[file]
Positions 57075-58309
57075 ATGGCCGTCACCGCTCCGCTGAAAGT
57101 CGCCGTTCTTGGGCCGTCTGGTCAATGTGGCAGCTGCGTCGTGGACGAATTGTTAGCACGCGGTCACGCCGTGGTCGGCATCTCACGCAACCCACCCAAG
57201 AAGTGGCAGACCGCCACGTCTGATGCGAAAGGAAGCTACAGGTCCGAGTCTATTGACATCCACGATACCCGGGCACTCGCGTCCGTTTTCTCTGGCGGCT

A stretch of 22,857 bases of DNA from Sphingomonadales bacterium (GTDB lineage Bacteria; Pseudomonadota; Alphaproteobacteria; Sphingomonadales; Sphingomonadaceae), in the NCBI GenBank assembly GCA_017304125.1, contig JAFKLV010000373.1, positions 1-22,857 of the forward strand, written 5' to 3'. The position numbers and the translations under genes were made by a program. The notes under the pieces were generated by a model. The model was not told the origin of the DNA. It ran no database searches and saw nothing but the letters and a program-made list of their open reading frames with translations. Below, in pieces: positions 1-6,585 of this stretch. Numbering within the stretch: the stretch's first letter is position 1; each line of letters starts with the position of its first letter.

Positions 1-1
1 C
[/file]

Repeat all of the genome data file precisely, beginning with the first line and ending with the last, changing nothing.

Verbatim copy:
Positions 57075-58309
57075 ATGGCCGTCACCGCTCCGCTGAAAGT
57101 CGCCGTTCTTGGGCCGTCTGGTCAATGTGGCAGCTGCGTCGTGGACGAATTGTTAGCACGCGGTCACGCCGTGGTCGGCATCTCACGCAACCCACCCAAG
57201 AAGTGGCAGACCGCCACGTCTGATGCGAAAGGAAGCTACAGGTCCGAGTCTATTGACATCCACGATACCCGGGCACTCGCGTCCGTTTTCTCTGGCGGCT

A stretch of 22,857 bases of DNA from Sphingomonadales bacterium (GTDB lineage Bacteria; Pseudomonadota; Alphaproteobacteria; Sphingomonadales; Sphingomonadaceae), in the NCBI GenBank assembly GCA_017304125.1, contig JAFKLV010000373.1, positions 1-22,857 of the forward strand, written 5' to 3'. The position numbers and the translations under genes were made by a program. The notes under the pieces were generated by a model. The model was not told the origin of the DNA. It ran no database searches and saw nothing but the letters and a program-made list of their open reading frames with translations. Below, in pieces: positions 1-6,585 of this stretch. Numbering within the stretch: the stretch's first letter is position 1; each line of letters starts with the position of its first letter.

Positions 1-1
1 C